The Latest! Cultural Clues, Do’s and Taboos for Egypt
A Series of Cultural Tips for Countries from A to Z
Cultural Clues & Communication Guidelines for Egypt
It’s easy for business travelers to think that even when they travel, business is going to be done pretty much the same way it is at home. But that’s not always the case. Cultural differences can have a big impact on global business etiquette. That’s why it’s important for business travelers to make sure that they understand the culture of the country that they’re doing business in.
This article on cultural differences in Egypt and cultural travel tips for Egypt is a brief snapshot of conversation guidelines for Egypt, tips for communicating in Egypt, and business strategies for Egypt to help with understanding the culture in Egypt. It’s important to keep in mind that as we homogenize as a ‘global culture’, cultural tendencies change and evolve as well. Awareness is the first step when it comes to cultural do’s and taboos for Egypt and tips for intercultural communication!
Cultural Tips for Egypt – including some valuable business travel tips for Egypt
In Egyptian business culture, punctuality is not as much of a priority as for westerners. However, it’s best to arrive on time even though your contact may be late for an appointment.
Appointments with traditional Arabic business people are rarely private occasions. Interruptions in the form of phone calls and visits from your counterpart’s friends and family are to be expected.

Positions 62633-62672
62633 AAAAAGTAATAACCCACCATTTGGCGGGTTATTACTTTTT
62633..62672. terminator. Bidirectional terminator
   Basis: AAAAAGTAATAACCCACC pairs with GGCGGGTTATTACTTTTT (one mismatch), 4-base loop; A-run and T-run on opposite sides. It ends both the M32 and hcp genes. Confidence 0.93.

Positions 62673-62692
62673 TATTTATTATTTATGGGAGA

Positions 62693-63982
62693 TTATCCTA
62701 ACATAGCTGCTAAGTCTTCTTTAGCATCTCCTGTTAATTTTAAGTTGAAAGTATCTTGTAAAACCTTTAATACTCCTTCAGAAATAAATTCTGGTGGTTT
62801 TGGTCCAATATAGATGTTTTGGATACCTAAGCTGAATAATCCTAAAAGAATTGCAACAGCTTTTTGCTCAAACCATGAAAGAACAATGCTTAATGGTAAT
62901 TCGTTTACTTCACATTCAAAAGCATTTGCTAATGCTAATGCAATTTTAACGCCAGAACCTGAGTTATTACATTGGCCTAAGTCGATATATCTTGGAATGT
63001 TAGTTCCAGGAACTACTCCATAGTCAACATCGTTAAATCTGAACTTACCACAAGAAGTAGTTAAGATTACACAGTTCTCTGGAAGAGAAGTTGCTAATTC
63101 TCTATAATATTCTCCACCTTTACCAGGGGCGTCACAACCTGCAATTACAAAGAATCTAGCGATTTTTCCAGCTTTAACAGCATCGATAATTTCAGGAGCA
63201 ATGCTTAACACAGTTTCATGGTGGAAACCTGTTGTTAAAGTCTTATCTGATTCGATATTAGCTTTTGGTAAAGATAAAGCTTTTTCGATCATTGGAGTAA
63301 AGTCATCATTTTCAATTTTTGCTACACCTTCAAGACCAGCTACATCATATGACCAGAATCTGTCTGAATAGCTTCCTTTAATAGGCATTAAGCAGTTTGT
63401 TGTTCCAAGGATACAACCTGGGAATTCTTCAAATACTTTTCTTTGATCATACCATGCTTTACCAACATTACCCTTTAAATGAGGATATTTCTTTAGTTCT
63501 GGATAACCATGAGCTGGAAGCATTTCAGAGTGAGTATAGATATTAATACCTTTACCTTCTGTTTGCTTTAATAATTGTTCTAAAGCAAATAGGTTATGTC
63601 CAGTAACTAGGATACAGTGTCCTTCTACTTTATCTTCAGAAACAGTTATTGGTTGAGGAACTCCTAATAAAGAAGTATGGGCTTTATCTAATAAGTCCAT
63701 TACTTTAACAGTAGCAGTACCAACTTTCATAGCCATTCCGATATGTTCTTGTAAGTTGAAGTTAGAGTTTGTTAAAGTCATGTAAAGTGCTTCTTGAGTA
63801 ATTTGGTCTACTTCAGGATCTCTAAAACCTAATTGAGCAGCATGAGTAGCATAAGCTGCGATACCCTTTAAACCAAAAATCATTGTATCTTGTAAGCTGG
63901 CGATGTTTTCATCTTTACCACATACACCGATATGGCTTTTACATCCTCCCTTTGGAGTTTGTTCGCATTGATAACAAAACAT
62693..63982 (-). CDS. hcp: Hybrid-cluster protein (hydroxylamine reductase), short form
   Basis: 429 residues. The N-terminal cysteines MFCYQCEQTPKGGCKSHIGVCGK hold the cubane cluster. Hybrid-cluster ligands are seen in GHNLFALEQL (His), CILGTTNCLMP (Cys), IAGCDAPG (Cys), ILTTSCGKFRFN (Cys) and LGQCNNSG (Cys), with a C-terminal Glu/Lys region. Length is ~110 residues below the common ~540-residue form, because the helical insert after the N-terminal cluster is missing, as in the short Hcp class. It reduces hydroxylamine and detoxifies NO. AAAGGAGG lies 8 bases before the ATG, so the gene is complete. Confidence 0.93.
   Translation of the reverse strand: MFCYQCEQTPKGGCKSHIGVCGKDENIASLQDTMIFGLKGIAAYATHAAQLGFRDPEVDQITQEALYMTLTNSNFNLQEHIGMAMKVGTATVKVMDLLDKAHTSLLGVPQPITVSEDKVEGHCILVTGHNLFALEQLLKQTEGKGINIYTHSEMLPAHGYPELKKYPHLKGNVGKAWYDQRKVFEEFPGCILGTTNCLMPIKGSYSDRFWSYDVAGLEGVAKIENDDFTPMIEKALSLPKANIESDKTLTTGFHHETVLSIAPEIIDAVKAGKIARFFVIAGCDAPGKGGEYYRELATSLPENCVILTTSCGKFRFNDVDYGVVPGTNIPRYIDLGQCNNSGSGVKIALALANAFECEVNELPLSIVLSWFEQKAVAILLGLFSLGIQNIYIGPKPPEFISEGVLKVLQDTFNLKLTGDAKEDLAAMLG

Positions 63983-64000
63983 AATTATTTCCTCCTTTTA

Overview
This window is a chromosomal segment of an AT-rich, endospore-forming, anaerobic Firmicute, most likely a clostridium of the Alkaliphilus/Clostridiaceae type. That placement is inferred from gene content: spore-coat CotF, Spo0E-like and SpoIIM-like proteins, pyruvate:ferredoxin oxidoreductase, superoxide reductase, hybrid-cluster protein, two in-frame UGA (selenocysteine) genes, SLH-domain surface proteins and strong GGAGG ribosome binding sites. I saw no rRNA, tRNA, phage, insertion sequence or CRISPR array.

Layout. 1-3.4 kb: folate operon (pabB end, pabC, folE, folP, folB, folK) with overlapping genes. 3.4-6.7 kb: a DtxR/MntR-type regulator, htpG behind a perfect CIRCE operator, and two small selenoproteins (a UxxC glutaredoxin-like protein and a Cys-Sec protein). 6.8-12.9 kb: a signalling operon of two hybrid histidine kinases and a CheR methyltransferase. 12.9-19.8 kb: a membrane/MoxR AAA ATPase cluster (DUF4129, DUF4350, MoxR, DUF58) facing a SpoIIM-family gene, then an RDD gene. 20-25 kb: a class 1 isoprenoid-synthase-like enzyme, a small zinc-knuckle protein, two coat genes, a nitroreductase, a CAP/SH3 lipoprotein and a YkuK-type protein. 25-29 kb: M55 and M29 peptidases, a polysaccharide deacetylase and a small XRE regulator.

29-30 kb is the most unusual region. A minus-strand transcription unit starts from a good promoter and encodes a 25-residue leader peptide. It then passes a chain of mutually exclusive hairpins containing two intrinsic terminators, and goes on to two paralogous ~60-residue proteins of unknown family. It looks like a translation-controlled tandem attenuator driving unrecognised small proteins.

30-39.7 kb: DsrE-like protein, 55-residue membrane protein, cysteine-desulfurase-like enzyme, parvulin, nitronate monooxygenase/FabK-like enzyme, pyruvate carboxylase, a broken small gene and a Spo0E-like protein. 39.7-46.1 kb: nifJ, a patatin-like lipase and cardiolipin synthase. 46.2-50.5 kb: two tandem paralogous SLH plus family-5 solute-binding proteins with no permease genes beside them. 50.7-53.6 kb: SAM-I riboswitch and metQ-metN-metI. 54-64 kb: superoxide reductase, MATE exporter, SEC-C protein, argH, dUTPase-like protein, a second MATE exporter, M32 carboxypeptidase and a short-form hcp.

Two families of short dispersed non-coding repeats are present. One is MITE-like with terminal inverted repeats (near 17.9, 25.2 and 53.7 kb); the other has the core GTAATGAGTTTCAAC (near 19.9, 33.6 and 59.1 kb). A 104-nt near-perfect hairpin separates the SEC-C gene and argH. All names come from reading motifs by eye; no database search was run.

In accordance with tradition, an Egyptian will welcome you several times at your first meeting.
Business will not proceed until your counterpart knows and decides that he likes you. Consequently, the social side of the deal is just as important as the work-related side.
You also may find other business people present and several meetings occurring simultaneously. Westerners frequently find these distractions frustrating, but it’s important to remain calm and understanding.
Egyptian names are written in Arabic. Because short vowels are not written in Arabic, translating from Arabic to other alphabets is not an “exact science.” Egyptian names may be spelled several different ways in English.
Friday is the Muslim holy day, and many people also take Thursday off. The typical business week is Wednesday through Saturday.
A typical business schedule is 8:00 a.m. to 2:00 p.m. in the summer, and 9:00 a.m. to 1:00 p.m. and continuing 5:00 p.m. to 7:00 p.m. in the winter.
The Islamic calendar uses lunar months of 28 days, so an Islamic year of 12 months is only 354 days long. Consequently, holidays will be on different dates by the Western calendar every year. Any listed Muslim holiday dates are approximations since they depend upon actual lunar observations.
Any business paperwork should include two dates: the Gregorian (Western) date and the Hijrah (Arabic) date. Be aware that Coptics or Christian Egyptians have yet another different calendar, however this calendar is used only by Coptics.
Arabic men often walk hand in hand, but Westernized Egyptians rarely do this. If an Egyptian holds your hand, accept this gesture as a sign of friendship.
Egyptians tend to speak at a much closer distance than do many countries. Even if you are not accustomed to this close contact, don’t back up. If you keep your distance, the perception might be that you find your counterpart’s physical presence distasteful or that you are an unfeeling person.
Conversations often involves body language and touching but only between the same sexes.